How useful is Tim O’Brien’s “The Things They Carried” as a primary historical source?

How useful is Tim O’Brien’s “The Things They Carried” as a primary historical source?

I’m stuck on a English question and need an explanation.

Instructions: Write an essay that offers a persuasive answer to this question: How useful is Tim O’Brien’s The Things They Carried as a primary historical source? Evaluate the strengths and the limitations of the evidence which O’Brien’s collection of short stories provides.

Length:4-5 pages (please do not exceed the page limit!), not including notes and bibliography

Format:Double-spaced, 12 point Times New Roman, with 1 inch margins all around.You must include the following:

  • A title
  • an introduction that hooks reader and presents a clear and thoughtful thesis statement
  • 3 or 4 body paragraphs, develop argument by presenting and interpreting evidence from the book (can use outside sources, do not need to)
  • Strong conclusion that wraps up the essay and establishes why thesis is significant
  • bibliography
  • footnotes

********** PDF of the whole book attached is attached. 2009 Mariner Edition. **************

Your bibliography and notes should be in the Note-Bibliography format from the Chicago Manual of Style.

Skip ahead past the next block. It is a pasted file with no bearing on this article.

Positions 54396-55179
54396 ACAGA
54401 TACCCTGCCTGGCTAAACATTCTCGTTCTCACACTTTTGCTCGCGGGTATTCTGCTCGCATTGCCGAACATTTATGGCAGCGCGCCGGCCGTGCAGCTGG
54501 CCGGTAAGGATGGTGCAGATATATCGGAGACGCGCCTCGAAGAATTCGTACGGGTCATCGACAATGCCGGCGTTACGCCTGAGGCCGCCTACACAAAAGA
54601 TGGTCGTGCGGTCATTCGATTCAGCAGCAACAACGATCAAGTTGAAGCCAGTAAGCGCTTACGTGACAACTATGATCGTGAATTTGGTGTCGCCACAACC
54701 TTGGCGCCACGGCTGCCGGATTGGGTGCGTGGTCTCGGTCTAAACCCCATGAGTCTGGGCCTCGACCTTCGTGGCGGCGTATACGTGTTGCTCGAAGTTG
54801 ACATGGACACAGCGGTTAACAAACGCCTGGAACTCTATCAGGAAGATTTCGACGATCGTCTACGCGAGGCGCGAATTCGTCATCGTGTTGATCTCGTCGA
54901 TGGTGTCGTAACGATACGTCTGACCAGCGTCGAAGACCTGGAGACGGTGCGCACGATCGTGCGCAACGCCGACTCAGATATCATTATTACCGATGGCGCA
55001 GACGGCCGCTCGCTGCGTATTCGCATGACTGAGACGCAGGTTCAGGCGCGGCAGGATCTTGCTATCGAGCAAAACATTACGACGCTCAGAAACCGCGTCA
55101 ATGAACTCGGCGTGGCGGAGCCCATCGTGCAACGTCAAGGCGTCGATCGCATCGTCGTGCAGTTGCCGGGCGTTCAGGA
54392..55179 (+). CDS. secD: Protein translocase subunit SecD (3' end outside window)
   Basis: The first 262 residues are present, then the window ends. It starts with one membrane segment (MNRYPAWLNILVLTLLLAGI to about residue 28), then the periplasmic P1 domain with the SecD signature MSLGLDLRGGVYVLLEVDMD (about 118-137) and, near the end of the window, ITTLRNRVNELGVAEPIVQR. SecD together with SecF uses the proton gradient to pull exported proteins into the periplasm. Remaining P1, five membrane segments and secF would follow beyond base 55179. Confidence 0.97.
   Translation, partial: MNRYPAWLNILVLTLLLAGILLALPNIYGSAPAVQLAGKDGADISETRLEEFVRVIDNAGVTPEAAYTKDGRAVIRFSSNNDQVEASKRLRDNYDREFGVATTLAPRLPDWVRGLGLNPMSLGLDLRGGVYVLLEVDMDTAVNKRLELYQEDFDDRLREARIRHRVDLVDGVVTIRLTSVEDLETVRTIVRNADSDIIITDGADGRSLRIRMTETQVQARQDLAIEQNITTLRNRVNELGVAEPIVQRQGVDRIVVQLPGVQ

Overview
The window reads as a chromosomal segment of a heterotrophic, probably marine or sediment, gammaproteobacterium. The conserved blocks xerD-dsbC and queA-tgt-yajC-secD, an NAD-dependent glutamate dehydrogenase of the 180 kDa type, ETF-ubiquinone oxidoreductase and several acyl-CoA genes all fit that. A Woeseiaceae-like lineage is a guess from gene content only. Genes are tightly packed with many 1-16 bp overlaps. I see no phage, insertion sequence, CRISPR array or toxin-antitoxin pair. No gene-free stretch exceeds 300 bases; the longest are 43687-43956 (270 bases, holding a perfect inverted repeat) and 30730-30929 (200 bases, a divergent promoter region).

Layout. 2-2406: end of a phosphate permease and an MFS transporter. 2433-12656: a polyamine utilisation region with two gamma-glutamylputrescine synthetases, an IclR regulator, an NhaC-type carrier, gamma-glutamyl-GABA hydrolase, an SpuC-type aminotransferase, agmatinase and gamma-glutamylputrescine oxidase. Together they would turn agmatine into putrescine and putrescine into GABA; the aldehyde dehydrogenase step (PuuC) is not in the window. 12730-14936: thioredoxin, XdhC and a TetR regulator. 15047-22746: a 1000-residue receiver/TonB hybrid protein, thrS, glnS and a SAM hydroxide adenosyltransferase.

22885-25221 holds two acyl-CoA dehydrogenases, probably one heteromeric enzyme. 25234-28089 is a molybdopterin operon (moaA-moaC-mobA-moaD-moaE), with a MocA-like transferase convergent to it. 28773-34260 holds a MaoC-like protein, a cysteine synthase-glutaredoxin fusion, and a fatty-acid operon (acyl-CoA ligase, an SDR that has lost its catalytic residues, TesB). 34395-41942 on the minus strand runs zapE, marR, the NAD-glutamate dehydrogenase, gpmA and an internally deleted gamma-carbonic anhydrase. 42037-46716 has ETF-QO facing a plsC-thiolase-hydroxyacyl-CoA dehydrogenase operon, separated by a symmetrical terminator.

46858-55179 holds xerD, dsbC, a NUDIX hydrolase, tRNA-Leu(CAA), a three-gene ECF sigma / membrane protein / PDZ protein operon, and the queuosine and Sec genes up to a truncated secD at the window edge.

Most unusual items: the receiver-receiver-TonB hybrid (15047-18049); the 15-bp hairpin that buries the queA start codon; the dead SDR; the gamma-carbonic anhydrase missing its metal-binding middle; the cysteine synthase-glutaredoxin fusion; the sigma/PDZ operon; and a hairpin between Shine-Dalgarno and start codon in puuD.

Suggested Procedure:

  • If you are unfamiliar with how historians define a primary source, look up the term using reputable reference tools.
  • Read through Patrick Rael’s guide, “How to Read a Primary Source,” section 2b at http://www.bowdoin.edu/writing-guides/.
  • Examine how Rael’s framework applies—or fails to apply—to The Things They Carried.
  • Questions to think about that illuminate important dimensions of this short story collection’s usefulness for historical research:
    • What does O’Brien mean when he meditates upon what might count as “a true war story”?In what ways does The Things They Carried meet O’Brien’s definition, and in what ways might the book fall short?
    • What can fiction—writing that is by definition inventive, imaginative, and contrived—tell us about history?What parts of the book seem the least reliable as historical evidence?What portions of the book seem to ring true on some level or other?
    • How typical was Tim O’Brien’s experience in Vietnam?How might other characters in the book have understood the events, emotions, and meanings O’Brien narrates?
    • Does the fact that O’Brien wrote The Things They Carried many years after returning from Vietnam compromise its validity as historical evidence?Why or why not?
    • What biases, ideologies, personal qualities, and social positions (including O’Brien’s race, ethnicity, class, nationality, and sexual identity) inflect O’Brien’s understanding of the war—casting some dimensions of the conflict in a sharper light while blinding O’Brien to others?

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